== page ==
Draft DFT Larger Scope

Report
Discussion of Larger Scope DFT
Concepts & Terminological Issues
Prepared for RDA P4, Amsterdam, Sept 2014
Gary Berg-Cross: Co-Chair DFT WG
Topical Outline –is there more to define and richer ways to define it?
• Broader View of Data Processes
• Boarder WG and Data Concept View
Operational
• Automated policy driven definitions –
example goal
• To identify typical application scenarios for
policies such as replication, preservation etc.
Organizational
• Selective examples from metadata
• Is Web view of data important to include?
• Better Vocabulary Development
Procedural
•
•
Data curation
registration
Aggregations
• Recap from P2
• Taxonomies, relations, attributes
Unclassified
Vocabulary can be Built out in Stages –adapted example from P2
RDA
Scope….
18 months +
WG Scope
9-12 months P4-P5?
Core
6-9 months P3-P4?
Starter Set
On 3 months P2
One View of DFT Scope from Process View
Policy defines this?
1. What elements are in a PID record
2. How to point to a metadata record
3. What is in a metadata record at
registration
4. What is replication with identical vs.
different bit-streams that may store
additional attributes
We have policy for a minimum
metadata record?
The rest of data management
and the lifecycle?
Other WGs…..
Other Basic Terms -Data Citation as Example
• Term Data Citation
• Definition Data Citation is the practice of providing a citation to data in a similar way that researchers routinely include a
bibliographic reference to published resources.
• Examples References [[References::Australian National Data Service [ANDS], [2011], Van Leunen, [1992]
• Other sources: quoted from http://www.force11.org/node/4770, cited there as 'adapted from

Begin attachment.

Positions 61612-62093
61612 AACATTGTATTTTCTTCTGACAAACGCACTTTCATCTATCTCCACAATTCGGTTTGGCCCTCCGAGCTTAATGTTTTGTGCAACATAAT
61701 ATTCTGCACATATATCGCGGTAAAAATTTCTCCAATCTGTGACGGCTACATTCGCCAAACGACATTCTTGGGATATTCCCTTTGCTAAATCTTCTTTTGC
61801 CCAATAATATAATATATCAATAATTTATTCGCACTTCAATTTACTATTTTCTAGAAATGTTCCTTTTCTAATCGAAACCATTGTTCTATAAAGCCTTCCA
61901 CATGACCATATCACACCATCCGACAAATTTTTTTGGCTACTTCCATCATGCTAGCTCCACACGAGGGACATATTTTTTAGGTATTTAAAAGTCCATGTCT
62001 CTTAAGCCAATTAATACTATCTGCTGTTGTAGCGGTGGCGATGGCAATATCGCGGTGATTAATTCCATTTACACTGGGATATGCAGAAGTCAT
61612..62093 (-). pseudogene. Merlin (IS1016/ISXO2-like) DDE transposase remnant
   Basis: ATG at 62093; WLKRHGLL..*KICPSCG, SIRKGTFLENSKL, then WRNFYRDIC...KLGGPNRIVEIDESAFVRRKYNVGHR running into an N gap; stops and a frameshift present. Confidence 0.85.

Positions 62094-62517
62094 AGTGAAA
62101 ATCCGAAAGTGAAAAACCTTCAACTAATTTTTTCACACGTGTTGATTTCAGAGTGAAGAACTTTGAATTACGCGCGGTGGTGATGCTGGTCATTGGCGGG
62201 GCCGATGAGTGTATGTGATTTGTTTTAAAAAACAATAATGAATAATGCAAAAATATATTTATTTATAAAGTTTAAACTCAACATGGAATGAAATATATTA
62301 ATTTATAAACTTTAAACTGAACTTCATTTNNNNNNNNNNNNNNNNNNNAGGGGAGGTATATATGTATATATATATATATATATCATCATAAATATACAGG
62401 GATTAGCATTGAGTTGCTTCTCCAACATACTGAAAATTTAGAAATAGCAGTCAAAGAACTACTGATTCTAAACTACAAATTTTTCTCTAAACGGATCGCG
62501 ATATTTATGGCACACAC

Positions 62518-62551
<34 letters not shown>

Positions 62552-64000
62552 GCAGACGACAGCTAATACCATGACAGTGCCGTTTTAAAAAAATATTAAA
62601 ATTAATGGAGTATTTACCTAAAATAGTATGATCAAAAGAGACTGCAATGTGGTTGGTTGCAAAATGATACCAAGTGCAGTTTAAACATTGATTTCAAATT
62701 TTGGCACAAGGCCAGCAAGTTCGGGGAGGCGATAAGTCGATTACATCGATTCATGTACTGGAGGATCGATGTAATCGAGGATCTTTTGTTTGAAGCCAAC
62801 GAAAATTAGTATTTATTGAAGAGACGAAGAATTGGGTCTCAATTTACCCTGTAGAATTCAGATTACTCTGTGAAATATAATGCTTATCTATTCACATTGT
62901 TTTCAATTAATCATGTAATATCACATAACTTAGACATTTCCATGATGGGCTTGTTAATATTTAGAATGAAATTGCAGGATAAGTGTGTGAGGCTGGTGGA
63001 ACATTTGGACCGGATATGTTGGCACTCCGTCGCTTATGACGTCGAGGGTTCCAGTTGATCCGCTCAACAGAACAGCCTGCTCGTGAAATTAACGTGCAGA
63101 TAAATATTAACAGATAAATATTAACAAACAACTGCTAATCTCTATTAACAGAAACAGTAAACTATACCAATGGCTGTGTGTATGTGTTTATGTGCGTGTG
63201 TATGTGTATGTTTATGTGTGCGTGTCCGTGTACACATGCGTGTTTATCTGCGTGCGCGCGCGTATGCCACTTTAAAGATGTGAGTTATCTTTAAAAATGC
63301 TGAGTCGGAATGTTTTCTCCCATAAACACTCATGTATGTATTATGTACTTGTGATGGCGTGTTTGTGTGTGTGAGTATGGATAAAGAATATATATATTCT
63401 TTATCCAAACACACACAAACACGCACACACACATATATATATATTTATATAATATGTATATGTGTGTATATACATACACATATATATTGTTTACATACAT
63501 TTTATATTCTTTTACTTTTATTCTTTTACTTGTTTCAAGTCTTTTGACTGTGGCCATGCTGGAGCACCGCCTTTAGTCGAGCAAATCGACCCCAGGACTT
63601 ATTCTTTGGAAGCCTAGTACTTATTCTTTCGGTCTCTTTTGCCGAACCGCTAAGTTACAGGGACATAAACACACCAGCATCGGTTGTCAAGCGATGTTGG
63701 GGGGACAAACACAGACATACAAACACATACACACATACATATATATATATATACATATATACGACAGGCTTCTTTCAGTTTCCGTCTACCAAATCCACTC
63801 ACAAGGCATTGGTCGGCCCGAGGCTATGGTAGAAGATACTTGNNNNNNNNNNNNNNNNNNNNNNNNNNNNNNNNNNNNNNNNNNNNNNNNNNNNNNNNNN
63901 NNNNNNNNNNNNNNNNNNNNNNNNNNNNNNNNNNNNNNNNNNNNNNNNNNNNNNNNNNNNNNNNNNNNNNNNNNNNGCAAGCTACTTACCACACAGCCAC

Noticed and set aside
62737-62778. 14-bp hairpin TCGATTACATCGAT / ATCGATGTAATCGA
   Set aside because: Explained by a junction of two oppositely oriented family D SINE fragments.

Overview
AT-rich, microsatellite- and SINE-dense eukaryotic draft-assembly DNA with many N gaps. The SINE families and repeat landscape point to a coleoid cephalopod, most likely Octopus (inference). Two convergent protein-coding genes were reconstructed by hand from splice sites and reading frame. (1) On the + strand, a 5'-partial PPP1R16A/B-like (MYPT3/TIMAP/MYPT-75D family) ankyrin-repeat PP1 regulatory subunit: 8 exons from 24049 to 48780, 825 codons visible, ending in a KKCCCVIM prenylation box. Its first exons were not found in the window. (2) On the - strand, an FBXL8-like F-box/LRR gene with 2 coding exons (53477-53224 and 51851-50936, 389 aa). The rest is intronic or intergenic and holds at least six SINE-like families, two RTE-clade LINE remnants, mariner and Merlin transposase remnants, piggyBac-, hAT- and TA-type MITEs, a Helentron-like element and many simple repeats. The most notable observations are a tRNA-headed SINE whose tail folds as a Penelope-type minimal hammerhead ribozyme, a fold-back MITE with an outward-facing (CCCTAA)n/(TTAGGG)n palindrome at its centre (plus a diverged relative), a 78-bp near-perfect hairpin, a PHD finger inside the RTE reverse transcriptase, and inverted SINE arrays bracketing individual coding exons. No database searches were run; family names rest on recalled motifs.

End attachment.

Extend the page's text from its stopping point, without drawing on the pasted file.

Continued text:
https://www.jstage.jst.go.jp/article/dsj/12/0/12_OSOM13-043/_pdf']]
• Related Term: Citable Data is a type of referable data that has undergone quality assessment and can be referred to as
citations in publications and as part of Research Objects.
Data Citation
A citation is a formal structured reference to another scholarly published or unpublished work.
In traditional print publishing, a “bibliographic citation” refers to a formal structured reference to another scholarly
published or unpublished work.
Typically, in-text citation pointers to these structured references are either marked off with parentheses or brackets, such
as “(Author, Year),” or indicated by superscript or square-bracketed numerals although in some research domains
footnotes are used. Such citations of a single work may occur several times throughout the text. The full bibliographic
reference to the work appears in the bibliography or reference list, often following the end of the main text, and is called
a “reference” or “bibliographic reference.” Traditional print citations include “pinpointing” information, typically in the
form of a page range that identifies which part of the cited work is being referenced.
Contextual metadata extraction policies
Practical Policy WG area examples
• Contextual metadata extraction
• Data access control
The creation of provenance and descriptive metadata
defines a context for interpreting the relevance of
files in a collection. Depending upon the data
source, there are multiple ways to provide metadata:
• Data backup
• Data format control
• Data retention
• Disposition
• Integrity (including replication)
• Notification..
Extract metadata
This policy area focuses on metadata associated
with files and collections.
• A start on minimal MD?
• Key processes across the
data lifecycle?
Attribute_name
Attribute_value
Attribute_unit
Source_file
Source_collection
• Extract metadata from an associated document.
An example is the medical imaging format DICOM.
• Extract metadata from a structured document
which includes internal metadata.
• Examples are FITS for astronomy, netCDF,
and HDF.
• Extract metadata by parsing patterns within the
text within a document.
• Identify a feature present within a file and label
the file with the location of the feature that is
present within the file.
Data LifeCycle define all stages in the existence of
digital data from creation to destruction and
chained operations Workflows with LC
Core definitions then might include….
• Curation : The activity of, managing and promoting the use of
data from its point of creation, to ensure it is fit for
contemporary purpose, and available for discovery and re-use.
• For dynamic datasets this may mean continuous enrichment
or updating to keep it fit for purpose.
• Higher levels of Curation will also involve maintaining links